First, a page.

What's the deal with at-home blood tests?
At-home blood testing brands are giving us insights on our health by way of finger prick tests. But, are they reliable?
The epic rise and fall of Theranos hasn’t put consumers or investors off the idea of finding a quick and easy way to learn from our blood.
The likes of Base, Thriva and Everlywell are now pushing the boundaries of personalized health care, using at-home blood tests to provide recommendations on the supplements we should take, the food we should eat, and how much exercise we should get. Between them, these companies have raised more than $350 million in venture capital cash, with the bulk of that made up by Everlywell’s recent $175 million funding round in December.
At-home blood tests join the growing ranks of other home tests for pregnancy, UTIs, and sperm. They serve as another method of bio-hacking as seen by the rise of continuous glucose monitoring devices, which also relies on a tapping your blood vessels.
Blood testing kits ask that users simply prick their fingers at home, and either fill up a test tube (in the case of Thriva) or splatter a card (as Base asks its customers to do) with droplets of blood. The samples are sent off in the mail, and a few days later a variety of charts and a few nuggets of lifestyle advice land in the donor’s inbox.
The promise of a personalized medical dashboard is compelling – but is the data these companies provide accurate, or is it all just a gimmick? We spoke to Dr. Harvey Kaufman, medical director at U.S. lab-testing giant Quest Diagnostics, for some insights.
When we compare [tests] like whole blood, plasma or serum, or dry blood, for many things they’re close, and generally for a lot of things close is good enough.
The advantage of dry blood spots is that they’re easily transported and they’re stable over a wide temperature range. But you have to have enough concentration [of blood] to detect what one wants. And there’s a little bit of variability compared to a traditional tube of blood, so they’re often more appropriate where we’re looking for more of an extreme value than a precise value.
They’re adequate, but they’re not identical to a traditional laboratory test.
Just recognize that if we’re trying to differentiate a total cholesterol [level] of 180 versus 185, you’re not going to get that with a lot of the over-the-counter tests because they don’t have that precision. But if you’re looking for a 180 versus 200, or something more extreme, then yes, they are very good at that.
Dry blood spots are fairly stable over a wide temperature range. [Liquid] blood specimens tend to have a narrower stability range. At Quest, we maintain specimen stability [using] three temperature boxes in every transport van (ambient, refrigerated and frozen) which allows us to ship specimens and maintain integrity. Some companies shipping blood will throw in a cool pack, but the issue with that is it adds weight and [therefore] cost.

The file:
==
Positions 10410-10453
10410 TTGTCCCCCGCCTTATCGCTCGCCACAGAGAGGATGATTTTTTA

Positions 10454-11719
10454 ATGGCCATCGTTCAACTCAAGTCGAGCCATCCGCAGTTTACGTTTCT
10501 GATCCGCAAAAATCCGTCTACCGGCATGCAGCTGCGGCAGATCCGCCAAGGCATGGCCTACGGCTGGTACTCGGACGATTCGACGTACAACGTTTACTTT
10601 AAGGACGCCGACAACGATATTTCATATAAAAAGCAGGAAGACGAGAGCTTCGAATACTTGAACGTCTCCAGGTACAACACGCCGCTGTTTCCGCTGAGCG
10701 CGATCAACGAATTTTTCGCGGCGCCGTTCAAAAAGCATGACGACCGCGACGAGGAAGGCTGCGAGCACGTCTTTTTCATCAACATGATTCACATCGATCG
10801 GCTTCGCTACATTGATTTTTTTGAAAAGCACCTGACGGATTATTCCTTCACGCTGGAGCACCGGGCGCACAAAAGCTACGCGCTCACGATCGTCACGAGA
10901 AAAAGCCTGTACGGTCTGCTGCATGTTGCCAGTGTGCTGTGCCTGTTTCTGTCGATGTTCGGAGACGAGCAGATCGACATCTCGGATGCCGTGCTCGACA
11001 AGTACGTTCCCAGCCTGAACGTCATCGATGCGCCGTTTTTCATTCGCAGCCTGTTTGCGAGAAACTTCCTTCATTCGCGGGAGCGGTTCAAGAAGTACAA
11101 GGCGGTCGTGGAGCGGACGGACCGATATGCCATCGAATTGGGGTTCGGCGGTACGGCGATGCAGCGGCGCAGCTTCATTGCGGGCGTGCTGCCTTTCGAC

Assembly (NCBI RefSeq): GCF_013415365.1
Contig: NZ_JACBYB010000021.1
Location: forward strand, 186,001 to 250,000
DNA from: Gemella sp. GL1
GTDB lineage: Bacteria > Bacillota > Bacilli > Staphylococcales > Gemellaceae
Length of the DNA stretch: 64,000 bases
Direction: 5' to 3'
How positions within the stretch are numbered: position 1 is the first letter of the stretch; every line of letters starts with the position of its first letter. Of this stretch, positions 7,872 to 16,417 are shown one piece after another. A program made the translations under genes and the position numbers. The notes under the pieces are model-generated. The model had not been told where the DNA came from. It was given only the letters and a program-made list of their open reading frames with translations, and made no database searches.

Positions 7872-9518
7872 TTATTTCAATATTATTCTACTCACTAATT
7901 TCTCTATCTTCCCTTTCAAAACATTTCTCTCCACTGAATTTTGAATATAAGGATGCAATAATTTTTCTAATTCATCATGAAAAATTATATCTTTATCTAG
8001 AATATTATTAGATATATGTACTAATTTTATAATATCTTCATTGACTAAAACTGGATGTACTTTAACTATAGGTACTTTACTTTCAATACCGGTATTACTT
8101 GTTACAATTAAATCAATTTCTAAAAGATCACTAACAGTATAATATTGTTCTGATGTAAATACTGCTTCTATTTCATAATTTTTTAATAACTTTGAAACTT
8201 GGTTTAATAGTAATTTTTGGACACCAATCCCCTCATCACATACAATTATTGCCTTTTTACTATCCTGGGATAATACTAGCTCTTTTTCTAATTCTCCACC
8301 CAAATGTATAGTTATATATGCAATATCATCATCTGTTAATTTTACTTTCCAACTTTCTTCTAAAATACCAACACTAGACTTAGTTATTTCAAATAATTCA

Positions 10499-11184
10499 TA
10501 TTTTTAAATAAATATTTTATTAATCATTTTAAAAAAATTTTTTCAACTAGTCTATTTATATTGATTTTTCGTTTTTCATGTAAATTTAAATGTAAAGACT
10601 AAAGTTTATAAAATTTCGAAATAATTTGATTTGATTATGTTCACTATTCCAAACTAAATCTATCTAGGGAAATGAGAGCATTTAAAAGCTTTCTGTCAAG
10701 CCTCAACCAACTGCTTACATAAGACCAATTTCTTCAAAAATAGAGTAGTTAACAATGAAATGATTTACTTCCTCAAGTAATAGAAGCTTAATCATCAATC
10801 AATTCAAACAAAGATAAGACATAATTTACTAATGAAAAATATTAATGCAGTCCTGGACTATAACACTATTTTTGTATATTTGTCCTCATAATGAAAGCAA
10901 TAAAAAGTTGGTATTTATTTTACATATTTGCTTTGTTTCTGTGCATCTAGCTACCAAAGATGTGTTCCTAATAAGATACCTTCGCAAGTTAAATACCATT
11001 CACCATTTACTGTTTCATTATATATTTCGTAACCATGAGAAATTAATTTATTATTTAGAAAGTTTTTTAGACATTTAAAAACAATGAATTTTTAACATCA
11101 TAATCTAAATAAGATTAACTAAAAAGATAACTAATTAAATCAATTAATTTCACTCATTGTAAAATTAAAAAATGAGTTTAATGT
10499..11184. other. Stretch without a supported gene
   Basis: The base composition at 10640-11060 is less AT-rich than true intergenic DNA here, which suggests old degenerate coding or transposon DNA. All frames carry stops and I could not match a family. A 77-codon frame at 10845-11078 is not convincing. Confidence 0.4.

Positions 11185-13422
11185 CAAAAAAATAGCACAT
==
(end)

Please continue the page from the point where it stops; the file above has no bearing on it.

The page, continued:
Not all blood specimens are as stable as others – if you don’t properly handle the specimen, [the red blood cells can rupture], and then it’s easy to get elevated potassium values.
Every test has limitations, and you’ve got to understand the context in which the test has been [taken]. Doctors are pretty good at putting it all in context, but for the rest of us who are doing this sporadically, you’ve got to be a little bit concerned about over-interpretation or under-interpretation of results.
You mentioned vitamin D. Well, you don’t want to be taking vitamin D [supplements] in the morning and then testing an hour later. A few years ago I was having some routine blood work done and my hemoglobin A1c, which is a measure for diabetes diagnosis, had dropped – but I’d donated blood a couple of days earlier, [which was why].
There’s a lot of caveats that doctors understand, and I think over time that is going to get embedded in the materials that we are presented before we purchase testing, and after [doing the] testing in terms of interpreting it in a fuller context.
In terms of finger stick [testing], you’re supposed to prick not directly in the middle of the finger tip, but to the side. You wipe away the first drop, and then you use the subsequent drops. As easy as that is to [explain], the reality is lots of people don’t do that.
For some people, it’s hard to get enough blood from a finger-prick test so they tend to squeeze the finger. That can lead to red cells bursting, and you can also get fluids that dilute the specimen. [With dry blood testing], sometimes there’s just not enough drops on the card, so you end up with inadequate specimens.
Most instructions today have graphics, which are great, [but] the written directions still tend to be at a level that’s higher than ideal for people to really understand. Honestly, home testing is never going to be foolproof because people do the darndest things.
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